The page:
“the goal […] is to design business processes that acknowledge and attempt to remedy undesirable biases in the algorithmic model”
“We decided to use pandas as the core backbone of the library with NumPy, as well”
“We use Matplotlib primarily for the actual visualizations”
“We are hosting everything on Jupyter notebooks”
The Power of NumFOCUS Tools
Asked what motivated their choice of NumFOCUS open source projects as the backbone of the explainability tool, Saucedo said, “What brings value is the very careful selection of tools in the order proposed.” While many factors motivated their choice, “number one is the adoption” — the fact that such a large percent of people currently involved in the development of data science tools are using NumFOCUS projects, particularly pandas and NumPy. NumFOCUS tools meet where the Institute is most closely focused: at the intersection of programming, data science, and industry. “Not only they are very powerful data science tools, but they are also very powerful programming production tools,” he said. Because of this, in addition to gathering insights from your dataset, when you manage to build a useful model, you can wrap it in a product and make it usable and available.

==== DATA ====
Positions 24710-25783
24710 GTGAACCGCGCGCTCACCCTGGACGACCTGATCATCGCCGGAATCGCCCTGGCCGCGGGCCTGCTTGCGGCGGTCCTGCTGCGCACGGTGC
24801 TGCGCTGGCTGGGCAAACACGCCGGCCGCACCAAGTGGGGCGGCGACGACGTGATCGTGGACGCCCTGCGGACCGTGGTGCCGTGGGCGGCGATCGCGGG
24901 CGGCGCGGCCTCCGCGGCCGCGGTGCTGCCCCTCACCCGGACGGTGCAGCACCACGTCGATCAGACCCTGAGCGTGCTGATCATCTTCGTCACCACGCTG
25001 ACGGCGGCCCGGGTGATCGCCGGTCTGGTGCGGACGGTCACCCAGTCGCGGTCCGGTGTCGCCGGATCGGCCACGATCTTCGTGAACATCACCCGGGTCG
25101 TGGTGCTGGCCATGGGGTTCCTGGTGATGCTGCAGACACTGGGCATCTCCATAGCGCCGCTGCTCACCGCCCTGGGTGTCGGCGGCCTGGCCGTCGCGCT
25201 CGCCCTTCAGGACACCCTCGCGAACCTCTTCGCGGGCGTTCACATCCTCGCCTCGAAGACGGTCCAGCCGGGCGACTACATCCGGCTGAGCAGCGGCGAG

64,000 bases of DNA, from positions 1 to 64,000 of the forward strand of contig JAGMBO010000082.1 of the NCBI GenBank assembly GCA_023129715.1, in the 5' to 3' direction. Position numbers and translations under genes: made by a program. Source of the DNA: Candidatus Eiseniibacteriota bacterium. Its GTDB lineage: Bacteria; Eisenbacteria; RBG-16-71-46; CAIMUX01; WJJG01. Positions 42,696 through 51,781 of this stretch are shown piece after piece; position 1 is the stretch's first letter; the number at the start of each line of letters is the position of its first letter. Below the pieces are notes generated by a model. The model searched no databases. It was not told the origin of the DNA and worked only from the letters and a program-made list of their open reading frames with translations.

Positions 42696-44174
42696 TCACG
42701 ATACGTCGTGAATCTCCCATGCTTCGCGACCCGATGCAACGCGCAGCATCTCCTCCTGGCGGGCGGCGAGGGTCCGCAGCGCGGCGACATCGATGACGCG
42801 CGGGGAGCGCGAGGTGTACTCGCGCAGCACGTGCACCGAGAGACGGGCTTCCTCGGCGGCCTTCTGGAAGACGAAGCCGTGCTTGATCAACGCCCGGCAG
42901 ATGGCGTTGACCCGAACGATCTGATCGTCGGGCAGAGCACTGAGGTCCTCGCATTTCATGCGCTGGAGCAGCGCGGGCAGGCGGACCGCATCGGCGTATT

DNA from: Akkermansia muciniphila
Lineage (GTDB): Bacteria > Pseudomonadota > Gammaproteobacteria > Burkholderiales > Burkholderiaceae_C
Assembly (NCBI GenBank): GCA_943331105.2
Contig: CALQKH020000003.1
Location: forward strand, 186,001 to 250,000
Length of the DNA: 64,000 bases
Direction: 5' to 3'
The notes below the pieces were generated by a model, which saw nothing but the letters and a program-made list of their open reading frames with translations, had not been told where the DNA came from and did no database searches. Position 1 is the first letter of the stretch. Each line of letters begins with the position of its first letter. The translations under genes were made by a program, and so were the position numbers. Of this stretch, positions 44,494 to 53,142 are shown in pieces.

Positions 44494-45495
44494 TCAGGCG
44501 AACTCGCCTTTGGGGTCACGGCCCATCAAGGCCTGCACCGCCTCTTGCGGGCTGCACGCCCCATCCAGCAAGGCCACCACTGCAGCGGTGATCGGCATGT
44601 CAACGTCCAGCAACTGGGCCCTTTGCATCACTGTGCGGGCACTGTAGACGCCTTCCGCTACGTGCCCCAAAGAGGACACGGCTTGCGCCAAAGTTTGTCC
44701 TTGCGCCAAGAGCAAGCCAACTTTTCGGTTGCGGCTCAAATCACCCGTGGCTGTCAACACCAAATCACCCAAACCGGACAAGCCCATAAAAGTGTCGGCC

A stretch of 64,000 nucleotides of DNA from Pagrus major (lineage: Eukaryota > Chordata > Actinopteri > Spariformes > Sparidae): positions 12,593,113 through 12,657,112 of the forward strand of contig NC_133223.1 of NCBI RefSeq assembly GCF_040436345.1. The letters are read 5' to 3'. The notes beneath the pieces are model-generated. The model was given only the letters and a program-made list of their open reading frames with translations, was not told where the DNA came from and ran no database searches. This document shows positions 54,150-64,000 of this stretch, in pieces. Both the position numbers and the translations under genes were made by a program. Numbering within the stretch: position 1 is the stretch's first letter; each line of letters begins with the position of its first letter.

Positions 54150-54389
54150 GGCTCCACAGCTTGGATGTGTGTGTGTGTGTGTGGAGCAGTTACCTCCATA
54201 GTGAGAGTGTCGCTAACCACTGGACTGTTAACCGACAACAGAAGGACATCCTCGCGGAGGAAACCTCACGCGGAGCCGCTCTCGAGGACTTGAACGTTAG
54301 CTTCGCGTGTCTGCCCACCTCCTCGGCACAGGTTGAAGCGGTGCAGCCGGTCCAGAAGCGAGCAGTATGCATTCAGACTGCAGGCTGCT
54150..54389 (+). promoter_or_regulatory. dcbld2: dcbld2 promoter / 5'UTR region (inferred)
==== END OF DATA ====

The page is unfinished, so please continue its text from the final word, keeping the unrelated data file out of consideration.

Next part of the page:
“Not only they are very powerful data science tools, but they are also very powerful programming production tools”
Partly because the code is easy to understand and has so few dependencies, the Institute is able to use NumFOCUS tools for a wide variety of ethical machine learning and artificial intelligence applications. “NumFOCUS tools have played a key role in us being able to not only create these open source frameworks, but also in performing the analyses that have enabled us to gather the insights we now hold in topics around algorithmic bias, privacy, etc.”